As advocacy groups note Beijing’s increasing influence over the media in Hong Kong, and after recent violent attacks against Hong Kong journalists, the Hong Kong Journalists Association declared the past year the “darkest for press freedom” in several decades. Meanwhile, with tension flaring in the semiautonomous region between pan-democratic and pro-Beijing camps, media organizations supporting the former are facing increased financial pressure. Over the weekend, pro-democracy website House News shut down, and the founder noted his “terror” amid the “ongoing political struggle.” House News’ closure had to do with a lack of advertising revenue—according to founders, advertisers weren’t buying space on the popular website due to their criticism of Beijing. Last month, Apple Daily/Next Media owner and founder Jimmy Lai Chee-ying said that HSBC and Standard Chartered had pulled millions of advertising dollars from the popular HK newspaper known for overt criticism of Beijing; while the banks denied any political motive, the media company said their coverage of recent Hong Kong protests was the likely cause. Last week, the South China Morning Post reported on leaked files showing that Jimmy Lai had donated over HK$10 million to pan-democratic parties and politicians over the last year:
Hundreds of records detailing millions of dollars in donations to pan-democrats by the Apple Daily’s founder have been leaked to the media, a move the camp slammed as a “smear campaign”.
[…] Reports in pro-government media claimed that Lai – who is known for his critical stance against Beijing – had manipulated pan-democrats and was “colluding with foreign countries to provoke unrest in Hong Kong”.
[…] “It’s always been clear … that I support the pan-democrats. Saying I have stirred up trouble in Hong Kong? I don’t think so … I am only supporting [the groups] which would help the city,” Lai said on Apple’s online talk-show Hammer Out yesterday. [Source]
At the Asia Sentinel, editor John Berthelsen situates Lai’s situation into a greater crackdown on Hong Kong media:
It has long been known that big business in Hong Kong, obviously worried about Big Brother over the border, has boycotted Apple Daily, the territory’s most popular newspaper, because of the rocky relationship of its owner, media tycoon Jimmy Lai Chee-ying, with Beijing.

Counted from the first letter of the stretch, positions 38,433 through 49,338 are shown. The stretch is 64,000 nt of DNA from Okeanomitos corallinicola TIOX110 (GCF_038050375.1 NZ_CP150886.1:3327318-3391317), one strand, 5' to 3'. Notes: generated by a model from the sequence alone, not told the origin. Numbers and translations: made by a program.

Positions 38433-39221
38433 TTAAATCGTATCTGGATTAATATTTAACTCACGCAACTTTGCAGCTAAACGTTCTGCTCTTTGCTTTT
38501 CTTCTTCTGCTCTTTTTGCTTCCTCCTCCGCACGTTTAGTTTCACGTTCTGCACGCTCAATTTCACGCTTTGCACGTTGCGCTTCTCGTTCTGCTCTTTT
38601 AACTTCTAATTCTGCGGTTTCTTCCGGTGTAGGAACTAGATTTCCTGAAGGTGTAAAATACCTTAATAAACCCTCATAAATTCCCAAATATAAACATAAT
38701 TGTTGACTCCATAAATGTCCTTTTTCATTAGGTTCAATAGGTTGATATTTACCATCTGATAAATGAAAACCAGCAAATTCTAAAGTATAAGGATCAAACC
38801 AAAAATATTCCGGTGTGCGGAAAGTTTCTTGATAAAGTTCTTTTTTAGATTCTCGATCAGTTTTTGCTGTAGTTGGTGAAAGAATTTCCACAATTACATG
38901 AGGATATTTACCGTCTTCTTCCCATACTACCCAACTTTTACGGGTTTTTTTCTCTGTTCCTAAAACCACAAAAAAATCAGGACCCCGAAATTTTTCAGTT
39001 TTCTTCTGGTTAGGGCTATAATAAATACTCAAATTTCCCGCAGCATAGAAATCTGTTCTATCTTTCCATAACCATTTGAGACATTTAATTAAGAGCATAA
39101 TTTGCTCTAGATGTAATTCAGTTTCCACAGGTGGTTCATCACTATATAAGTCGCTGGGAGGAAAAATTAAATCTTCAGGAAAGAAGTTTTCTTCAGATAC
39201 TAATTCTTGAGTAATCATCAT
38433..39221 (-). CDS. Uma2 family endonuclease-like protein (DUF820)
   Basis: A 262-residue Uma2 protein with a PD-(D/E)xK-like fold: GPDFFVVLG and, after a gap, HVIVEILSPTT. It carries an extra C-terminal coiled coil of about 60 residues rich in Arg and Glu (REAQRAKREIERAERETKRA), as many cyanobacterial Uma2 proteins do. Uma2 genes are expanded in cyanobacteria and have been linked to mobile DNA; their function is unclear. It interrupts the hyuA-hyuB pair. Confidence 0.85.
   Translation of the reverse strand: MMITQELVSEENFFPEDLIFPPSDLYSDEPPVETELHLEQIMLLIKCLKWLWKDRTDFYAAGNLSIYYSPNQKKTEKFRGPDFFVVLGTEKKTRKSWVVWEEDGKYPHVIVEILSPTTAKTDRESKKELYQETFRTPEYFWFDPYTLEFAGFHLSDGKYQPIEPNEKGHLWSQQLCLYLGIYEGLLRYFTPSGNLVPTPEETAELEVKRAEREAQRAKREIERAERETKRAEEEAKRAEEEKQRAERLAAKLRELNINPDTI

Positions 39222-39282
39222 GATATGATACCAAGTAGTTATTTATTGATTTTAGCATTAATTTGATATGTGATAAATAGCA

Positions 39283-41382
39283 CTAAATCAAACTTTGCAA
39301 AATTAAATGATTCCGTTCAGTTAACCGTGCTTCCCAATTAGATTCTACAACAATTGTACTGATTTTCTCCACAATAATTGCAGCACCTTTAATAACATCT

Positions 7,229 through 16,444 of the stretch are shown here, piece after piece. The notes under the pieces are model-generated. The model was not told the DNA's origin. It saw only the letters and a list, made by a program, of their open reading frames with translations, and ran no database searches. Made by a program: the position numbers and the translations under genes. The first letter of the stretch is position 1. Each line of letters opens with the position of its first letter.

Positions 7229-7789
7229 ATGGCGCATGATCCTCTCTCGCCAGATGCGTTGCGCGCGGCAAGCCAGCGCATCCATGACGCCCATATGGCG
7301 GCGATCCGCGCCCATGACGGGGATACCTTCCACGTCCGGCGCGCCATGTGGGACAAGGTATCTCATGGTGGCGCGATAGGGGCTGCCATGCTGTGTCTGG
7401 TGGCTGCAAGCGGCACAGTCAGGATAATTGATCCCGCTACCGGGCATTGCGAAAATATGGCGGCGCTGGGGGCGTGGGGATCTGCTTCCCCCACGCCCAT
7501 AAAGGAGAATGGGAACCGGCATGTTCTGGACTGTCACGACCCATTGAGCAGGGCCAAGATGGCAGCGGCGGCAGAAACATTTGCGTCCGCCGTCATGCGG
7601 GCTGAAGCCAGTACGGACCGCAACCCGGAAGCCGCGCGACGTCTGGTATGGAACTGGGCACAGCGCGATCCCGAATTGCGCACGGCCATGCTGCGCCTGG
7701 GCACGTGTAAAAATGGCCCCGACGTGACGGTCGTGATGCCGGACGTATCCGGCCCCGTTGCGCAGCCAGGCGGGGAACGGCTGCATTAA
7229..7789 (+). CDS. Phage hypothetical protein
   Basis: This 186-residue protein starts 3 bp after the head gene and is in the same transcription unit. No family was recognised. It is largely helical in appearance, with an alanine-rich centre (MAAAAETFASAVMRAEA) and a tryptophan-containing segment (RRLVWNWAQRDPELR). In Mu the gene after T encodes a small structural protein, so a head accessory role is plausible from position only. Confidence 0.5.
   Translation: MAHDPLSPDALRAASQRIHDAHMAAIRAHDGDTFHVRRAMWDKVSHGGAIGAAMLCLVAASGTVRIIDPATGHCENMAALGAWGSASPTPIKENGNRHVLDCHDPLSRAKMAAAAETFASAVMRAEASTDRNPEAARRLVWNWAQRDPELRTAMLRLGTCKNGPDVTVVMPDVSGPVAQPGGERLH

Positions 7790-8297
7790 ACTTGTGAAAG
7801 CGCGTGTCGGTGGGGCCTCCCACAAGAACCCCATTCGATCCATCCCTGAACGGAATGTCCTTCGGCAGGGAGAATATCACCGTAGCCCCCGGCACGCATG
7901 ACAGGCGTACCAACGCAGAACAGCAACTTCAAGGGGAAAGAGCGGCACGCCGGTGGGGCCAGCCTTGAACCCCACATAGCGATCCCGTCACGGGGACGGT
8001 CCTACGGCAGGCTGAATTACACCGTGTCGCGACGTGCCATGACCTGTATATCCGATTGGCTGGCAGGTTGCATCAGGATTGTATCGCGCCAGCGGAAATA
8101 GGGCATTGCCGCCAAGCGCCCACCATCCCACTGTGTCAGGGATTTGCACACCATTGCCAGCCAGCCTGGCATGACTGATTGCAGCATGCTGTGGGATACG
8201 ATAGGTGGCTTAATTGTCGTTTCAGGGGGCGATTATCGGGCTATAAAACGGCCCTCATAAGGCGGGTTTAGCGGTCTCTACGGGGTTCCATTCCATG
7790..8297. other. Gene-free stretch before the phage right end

But just how much Lai has been hammered turned up this week in 900-odd files apparently hacked from his personal computer and leaked to several pro-Beijing publications. What has happened to Lai is increasingly emblematic of the pressure that a wide range of Hong Kong’s independent press is under. That pressure stems from both local and Chinese governments, oligarchic owners and thugs employed by unknown sources to beat them up.
In February, Asia Sentinel reported that the press faces slow but relentless erosion of what has long been regarded as not only the freest and most diversified press in Asia outside Japan but what has traditionally been the most important listening post on China itself. That is critical today with the Chinese government cracking down on the New York Times and Bloomberg for reporting critically on the vast riches amassed by members of the families of China’s top leadership. And, as pressure increases on the Hong Kong and international press, the need for a free press is growing. […] [Source]
The 900 leaked documents were obtained by cyberattacks on Lai’s personal communications. Another article from the Sentinel describes this as just the most recent hacking assault in a campaign Against Hong Kong’s press and pro-democracy movement, about which the Hong Kong government has so far remained silent:
The Hong Kong government is maintaining a sullen silence in the face of military-grade cyber-terrorism unleashed over recent weeks against pro-democracy activists and the press. There has been no official protest over violations of Hong Kong’s Internet infrastructure or invasion of privacy of its citizens.
[…] Media baron Jimmy Lai Chee-ying, the publisher of the hugely popular Apple Daily and Next magazine, which champion “true democracy,” had his computers hacked and phone conversations wiretapped, probably by unknown figures in China, although that can’t be proven. About 900 documents detailing his donations to democracy groups were leaked to pro-Beijing publications, with comrades baying for investigation into Lai’s contributions – which are not illegal under any law in Hong Kong.
[…] The Lai hacking follows barely a month after a massive distributed denial-of-service (DDoS) attack in June to derail the servers and networks of the mock public referendum organized by the citizens’ movement Occupy Central on methods to elect the 2017 chief executive. The PopVote project was designed jointly by the Public Opinion Program of the University of Hong Kong and the Social Policy Research Centre of the HK Polytechnic University.
Matthew Prince, CEO of CloudFlare, which volunteered cyber security for PopVote, was astounded by the “stunning amount of traffic,” which reached 300 gigabits of data/sec at peak, making it the second highest DDoS attack ever recorded in internet history. The largest reached 400 gigabits/sec. Apparently about 40 percent of the assault had been re-directed to local Hong Kong systems using the “.hk” domain name, causing overall downgrading of network performance beyond the specific targets of the hacker army.
These two high-profile violations unhinge the territory’s reputation for data security and right to privacy for individuals, groups and corporations. Almost overnight, all assumptions of a “safe zone” for data integrity have been shredded. The scale and brazenness of the targeted cyber-assaults have stunned the usually vigorous and hyper-alert legal community and journalists. No one knows what to make of the silence from the government of this international financial center on such fundamental rights. […] [Source]